With nothing else to do, Chris ends up taking a babysitting job.  She has been tasked to look after 8 year-old Sara Anderson (Maia Brewton) and Sara’s brother, 15 year-old Brad (Keith Coogan).  Sara is a bit of a brat, though she’s also generally well-meaning and is obsessed with comic books (Thor, in particular).  Brad is likable but dorky.  He has a huge crush on Chris and even turns down a chance to spend the night at a friend’s, just so he can be around her.

Brad’s friend, incidentally, is Daryl (Anthony Rapp, who would later play Tony in Dazed and Confused and who starred in the original Broadway production of Rent).  Daryl is a hyperactive perv who is obsessed with Chris because she resembles the centerfold in one of his dad’s Playboys.  Daryl decides that, if his friend Brad can’t visit him, then maybe he should visit Brad!

However, Chris has more to worry about than just looking after Sara, Brad, and Daryl.  Brenda has attempted to run away from home and now she’s stuck in a downtown bus station!  Her glasses have been stolen and, as a result, Brenda is doing things like picking up a giant rat and calling it a kitten.  Brenda uses her last bit of money to call Chris and beg her to come pick her up.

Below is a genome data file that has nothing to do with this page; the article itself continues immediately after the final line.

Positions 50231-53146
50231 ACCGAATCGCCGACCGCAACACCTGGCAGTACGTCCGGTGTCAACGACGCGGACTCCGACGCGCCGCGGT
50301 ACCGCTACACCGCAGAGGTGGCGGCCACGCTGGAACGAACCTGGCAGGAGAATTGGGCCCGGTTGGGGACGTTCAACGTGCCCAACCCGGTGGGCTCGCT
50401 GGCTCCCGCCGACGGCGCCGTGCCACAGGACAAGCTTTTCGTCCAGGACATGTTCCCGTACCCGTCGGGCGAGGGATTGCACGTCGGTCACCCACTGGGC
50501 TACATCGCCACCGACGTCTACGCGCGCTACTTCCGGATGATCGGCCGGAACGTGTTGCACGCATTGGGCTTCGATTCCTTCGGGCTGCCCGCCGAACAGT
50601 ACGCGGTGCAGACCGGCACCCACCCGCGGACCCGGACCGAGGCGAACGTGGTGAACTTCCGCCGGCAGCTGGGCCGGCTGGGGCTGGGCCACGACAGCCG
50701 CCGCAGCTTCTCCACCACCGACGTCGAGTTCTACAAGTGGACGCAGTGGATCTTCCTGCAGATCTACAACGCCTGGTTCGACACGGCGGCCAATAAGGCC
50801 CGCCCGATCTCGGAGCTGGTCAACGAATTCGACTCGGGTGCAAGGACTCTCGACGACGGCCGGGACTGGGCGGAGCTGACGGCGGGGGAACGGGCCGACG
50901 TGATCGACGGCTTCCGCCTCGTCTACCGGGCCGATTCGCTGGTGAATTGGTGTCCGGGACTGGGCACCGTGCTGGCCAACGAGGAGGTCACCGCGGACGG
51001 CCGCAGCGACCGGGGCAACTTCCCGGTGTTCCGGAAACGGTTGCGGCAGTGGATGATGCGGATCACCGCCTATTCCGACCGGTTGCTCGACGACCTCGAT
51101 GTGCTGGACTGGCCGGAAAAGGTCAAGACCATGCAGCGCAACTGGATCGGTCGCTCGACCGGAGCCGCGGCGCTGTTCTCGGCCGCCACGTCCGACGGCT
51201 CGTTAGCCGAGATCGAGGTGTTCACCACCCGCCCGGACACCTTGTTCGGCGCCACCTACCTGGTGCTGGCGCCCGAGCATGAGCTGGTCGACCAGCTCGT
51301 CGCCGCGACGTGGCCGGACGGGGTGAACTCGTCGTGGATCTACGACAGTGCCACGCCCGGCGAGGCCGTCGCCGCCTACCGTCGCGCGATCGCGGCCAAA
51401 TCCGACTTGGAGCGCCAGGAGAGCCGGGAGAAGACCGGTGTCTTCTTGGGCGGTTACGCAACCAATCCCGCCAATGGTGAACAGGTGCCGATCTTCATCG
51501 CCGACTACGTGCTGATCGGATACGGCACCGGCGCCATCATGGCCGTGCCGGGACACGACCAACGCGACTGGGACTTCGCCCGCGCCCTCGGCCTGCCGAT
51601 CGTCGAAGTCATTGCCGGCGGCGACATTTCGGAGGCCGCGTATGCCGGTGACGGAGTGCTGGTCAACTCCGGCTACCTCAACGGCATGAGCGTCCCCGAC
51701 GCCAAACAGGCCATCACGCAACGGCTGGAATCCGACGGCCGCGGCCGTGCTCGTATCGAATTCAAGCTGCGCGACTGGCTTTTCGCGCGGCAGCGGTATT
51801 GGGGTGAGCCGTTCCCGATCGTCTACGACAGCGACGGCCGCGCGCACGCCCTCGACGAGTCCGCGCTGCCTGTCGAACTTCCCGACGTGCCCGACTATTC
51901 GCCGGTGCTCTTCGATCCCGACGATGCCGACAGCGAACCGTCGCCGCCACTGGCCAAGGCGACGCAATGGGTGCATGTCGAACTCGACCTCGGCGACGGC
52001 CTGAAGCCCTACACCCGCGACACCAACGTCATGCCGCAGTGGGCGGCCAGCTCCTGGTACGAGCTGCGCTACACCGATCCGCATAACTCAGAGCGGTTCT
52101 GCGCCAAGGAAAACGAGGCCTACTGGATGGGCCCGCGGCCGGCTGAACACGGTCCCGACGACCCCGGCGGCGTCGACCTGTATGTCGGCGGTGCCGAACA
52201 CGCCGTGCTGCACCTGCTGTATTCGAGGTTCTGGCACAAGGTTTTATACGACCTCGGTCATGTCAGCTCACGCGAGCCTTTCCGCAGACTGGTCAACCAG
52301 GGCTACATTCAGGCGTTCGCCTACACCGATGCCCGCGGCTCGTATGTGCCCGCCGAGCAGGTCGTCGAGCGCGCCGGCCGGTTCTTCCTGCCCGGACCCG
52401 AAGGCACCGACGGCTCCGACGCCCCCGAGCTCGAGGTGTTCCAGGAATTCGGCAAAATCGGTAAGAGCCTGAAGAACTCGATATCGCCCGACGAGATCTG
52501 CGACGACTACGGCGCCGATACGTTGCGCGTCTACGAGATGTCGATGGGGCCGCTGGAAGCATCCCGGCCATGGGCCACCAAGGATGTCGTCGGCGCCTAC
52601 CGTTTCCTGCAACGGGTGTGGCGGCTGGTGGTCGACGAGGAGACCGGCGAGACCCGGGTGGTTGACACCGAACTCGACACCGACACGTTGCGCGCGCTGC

(Of course, none of this would happen today.  Brenda wouldn’t have to use a pay phone to call Chris and she could just call Uber to get a ride home.)

So, Chris and the kids drive into Chicago and, needless to say, things quickly fall apart.  They get a flat tire on the expressway.  Chris panics when she discovers that not only does she not have a spare tire but she also left her purse back at the house.  They are briefly helped by a one-handed truck driver named Handsome John Pruitt (John Ford Noonan) but then Pruitt discovers that his wife is cheating on him and takes a detour so he can catch her in the act and, of course, this leads to Chris and the kids being kidnapped by a helpful car thief.  Soon, they’re being chased through Chicago by the Mafia and…